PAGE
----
It’s really hard to gauge Monroe. When he plays within himself and doesn’t force things, he looks like a really nice player. But he’s pressed often this summer, inexplicably pushing the ball up-court when he should be finding his PG and instead running the floor himself. Summer League is not always conducive to passing, because it’s kind of a get-mine exhibition, but we haven’t really seen much of the court vision Monroe was known for at Georgetown. I’m not worried by any means, but I’m less sure that Monroe is going to be an immediate contributor this season. I think he’ll be in the rotation and get every chance to stay there, but he looks like he’s a bit shocked by the speed of the game compared to some other rookies, which is a little surprising considering he came from a really good basketball conference.
Everyone vs. Hassan Whiteside
Whiteside had five blocks in 27 minutes. He’s a good shot blocker, and I get that he’s a rookie, but that was basically the only elite skill he possessed heading into the draft. A few Pistons, apparently, didn’t get the scouting report. Whiteside got Monroe twice and Daye once early, and all three attempts were pretty weak considering a presence like Whiteside was lurking inside.
Non-roster guys vs. Non-roster guys
So far, there doesn’t appear to be a non-roster guy on the Pistons Summer League team that can help them, even in an end-of-the-bench role. I was intrigued by Jared Reiner, a guy with NBA experience who put up big numbers in the D-League. He got solid minutes in the first half, but got pushed around.
Mac Kowshwal has a NBA body and motor, and athletically, he looks like a rotation big. I just don’t know if he’s ready yet, despite some productive games. He’s a very good offensive rebounder and finishes well enough around the basket, but he frequently — even more so than Monroe — attempts to do things that are nowhere close to being in his skill-set. Of all the non-roster players, if any are going to make the team, I’d bet on him, but I still don’t think any will end up winning a job.
I like the pace Marquez Haynes plays at, but unless he can improbably and decisively out-play Terrico White this preseason, or unless the Pistons unload a couple guards in a trade, it’s just far-fetched to think he’ll make the roster.
Edgar Sosa is a true PG, but like a lot of solid college PGs (Mateen Cleaves, what?), doesn’t shoot the ball well enough to play the position in the NBA. Elijah Milsap got extended minutes and was aggressive, often to his own detriment — three of his drives were blocked at the rim.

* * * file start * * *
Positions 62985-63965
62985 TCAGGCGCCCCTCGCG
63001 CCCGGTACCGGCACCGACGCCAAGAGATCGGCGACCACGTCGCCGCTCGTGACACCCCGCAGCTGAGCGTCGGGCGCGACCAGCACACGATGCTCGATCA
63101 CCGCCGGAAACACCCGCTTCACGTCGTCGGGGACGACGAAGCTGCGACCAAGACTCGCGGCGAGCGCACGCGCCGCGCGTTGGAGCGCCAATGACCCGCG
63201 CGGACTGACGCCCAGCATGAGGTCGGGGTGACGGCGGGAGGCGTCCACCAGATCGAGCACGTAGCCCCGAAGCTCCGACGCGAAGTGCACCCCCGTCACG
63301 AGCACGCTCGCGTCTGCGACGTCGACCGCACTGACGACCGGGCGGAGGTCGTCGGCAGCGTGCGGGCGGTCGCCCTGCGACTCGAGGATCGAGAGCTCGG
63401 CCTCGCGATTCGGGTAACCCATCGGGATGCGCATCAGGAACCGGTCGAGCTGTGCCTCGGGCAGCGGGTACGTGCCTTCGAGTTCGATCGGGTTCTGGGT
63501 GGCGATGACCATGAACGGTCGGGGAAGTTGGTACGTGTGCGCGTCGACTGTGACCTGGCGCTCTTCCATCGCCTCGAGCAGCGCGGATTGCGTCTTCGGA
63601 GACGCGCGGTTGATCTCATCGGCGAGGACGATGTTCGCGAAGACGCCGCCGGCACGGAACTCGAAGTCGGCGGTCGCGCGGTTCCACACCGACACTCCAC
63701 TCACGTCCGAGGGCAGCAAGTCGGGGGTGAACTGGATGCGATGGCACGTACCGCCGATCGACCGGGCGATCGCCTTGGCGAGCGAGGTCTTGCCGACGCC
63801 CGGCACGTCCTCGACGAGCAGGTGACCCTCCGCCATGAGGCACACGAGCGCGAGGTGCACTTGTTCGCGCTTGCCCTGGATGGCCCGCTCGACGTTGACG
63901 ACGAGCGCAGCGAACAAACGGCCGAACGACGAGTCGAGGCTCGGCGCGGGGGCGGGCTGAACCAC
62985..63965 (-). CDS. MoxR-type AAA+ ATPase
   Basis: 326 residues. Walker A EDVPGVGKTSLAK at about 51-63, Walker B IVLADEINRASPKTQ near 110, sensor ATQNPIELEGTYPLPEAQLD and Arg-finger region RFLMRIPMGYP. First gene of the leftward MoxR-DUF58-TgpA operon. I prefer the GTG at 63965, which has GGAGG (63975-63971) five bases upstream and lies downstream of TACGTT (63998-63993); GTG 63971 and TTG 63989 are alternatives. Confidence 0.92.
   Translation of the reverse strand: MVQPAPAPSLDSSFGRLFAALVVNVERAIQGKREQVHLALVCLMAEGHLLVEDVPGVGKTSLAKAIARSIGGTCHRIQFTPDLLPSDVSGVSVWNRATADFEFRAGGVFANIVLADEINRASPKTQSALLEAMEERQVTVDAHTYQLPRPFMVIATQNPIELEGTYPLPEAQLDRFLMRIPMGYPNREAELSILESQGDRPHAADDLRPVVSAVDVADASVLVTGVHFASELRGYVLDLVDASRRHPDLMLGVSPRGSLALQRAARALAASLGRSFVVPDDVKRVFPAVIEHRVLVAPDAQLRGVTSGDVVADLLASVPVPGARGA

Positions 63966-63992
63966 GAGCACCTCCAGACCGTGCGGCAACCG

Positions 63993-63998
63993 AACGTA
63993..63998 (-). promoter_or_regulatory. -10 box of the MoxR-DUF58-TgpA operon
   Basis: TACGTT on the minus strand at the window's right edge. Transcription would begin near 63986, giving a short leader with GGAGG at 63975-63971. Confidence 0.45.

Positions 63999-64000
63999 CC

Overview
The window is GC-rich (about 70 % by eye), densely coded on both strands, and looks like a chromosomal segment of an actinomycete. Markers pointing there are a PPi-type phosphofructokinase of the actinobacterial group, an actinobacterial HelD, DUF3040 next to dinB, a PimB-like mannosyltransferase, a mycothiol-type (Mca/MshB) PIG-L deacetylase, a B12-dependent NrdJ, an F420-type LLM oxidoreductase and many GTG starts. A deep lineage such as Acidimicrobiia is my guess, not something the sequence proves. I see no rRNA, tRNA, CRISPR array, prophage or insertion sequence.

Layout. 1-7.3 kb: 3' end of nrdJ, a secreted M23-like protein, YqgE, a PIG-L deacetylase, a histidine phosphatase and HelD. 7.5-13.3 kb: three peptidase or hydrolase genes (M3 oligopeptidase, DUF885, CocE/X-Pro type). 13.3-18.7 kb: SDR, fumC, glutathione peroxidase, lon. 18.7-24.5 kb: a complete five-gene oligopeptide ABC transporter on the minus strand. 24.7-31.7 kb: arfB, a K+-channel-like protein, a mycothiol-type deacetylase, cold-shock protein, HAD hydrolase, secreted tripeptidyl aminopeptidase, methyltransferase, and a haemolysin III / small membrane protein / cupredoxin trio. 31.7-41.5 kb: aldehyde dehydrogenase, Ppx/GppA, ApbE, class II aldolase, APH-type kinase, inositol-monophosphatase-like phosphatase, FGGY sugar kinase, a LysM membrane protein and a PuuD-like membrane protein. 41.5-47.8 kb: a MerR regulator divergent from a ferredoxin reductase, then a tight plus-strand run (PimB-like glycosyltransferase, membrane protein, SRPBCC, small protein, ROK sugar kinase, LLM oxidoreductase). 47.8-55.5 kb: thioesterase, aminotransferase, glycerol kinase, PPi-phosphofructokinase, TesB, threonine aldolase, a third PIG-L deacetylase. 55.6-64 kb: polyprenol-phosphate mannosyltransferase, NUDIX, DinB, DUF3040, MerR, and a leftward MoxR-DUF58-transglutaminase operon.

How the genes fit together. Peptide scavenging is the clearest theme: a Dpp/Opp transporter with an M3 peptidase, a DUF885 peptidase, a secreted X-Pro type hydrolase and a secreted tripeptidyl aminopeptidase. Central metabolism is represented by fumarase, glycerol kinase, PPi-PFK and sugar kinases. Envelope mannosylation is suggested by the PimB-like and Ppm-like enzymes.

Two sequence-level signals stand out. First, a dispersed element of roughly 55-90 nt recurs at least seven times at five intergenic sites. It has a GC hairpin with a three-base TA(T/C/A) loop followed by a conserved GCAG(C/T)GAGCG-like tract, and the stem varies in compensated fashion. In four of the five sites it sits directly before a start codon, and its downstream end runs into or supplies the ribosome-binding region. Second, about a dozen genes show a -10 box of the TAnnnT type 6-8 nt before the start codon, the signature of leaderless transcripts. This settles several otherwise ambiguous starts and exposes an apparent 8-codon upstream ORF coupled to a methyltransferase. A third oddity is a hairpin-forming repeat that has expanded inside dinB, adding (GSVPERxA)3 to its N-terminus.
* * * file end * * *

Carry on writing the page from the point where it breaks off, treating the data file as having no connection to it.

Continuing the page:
Jordan Eglseder played a handful of minutes and despite his size, is not strong enough or athletic enough right now to compete against NBA bigs.
White had a couple for the Pistons, finishing an nice lob from Austin Daye with a dunk. He also showed something he has in each game, a nice ability to pull up off the dribble, have good balance and elevation and knock down a jumper. He’s not as good a player as Rodney Stuckey, but he’s a better shooter right now.
Kowshawl had a double-double, with 10 points and 12 rebounds (five offensive). He and White were easily the best Pistons on the court.
Like Sebastian Pruiti, I’m looking forward to the Austin Daye-Omri Casspi matchup. Daye has been much more aggressive in Las Vegas, but part of me thinks that’s only because he knows he should own this lesser competition. That wasn’t the case against Casspi last time.
If Daye has his way with Casspi tonight, I’ll have a lot more faith Daye deserves a spot in the rotation next season.
*Signed offer sheet
After Ben Wallace’s predictable signing, there’s more salary-cap news regarding the Pistons. Vince Ellis of the Detroit Free Press tweeted Rodney Stuckey won’t receive a contract extension from Detroit:
Contract extension not happening for Rodney Stuckey, meaning he will be restricted free agent after next season – if there is a season.
At first glance, this seems like a lack of faith in Rodney Stuckey on the Pistons’ part. But maybe it’s just a shrewd business move.
In all likelihood, the new Collective Bargaining Agreement will reduce the amount of money Stuckey can make when his contract expires.
Of course, an extension now could allow the Pistons to sign him cheaply before he has a good season. But it would probably take a monster season from Stuckey to override the benefits of the new CBA.
Obviously, situations like this are fluid. Stuckey can sign an extension until Oct. 31, according to Larry Coon’s NBA Salary Cap FAQ.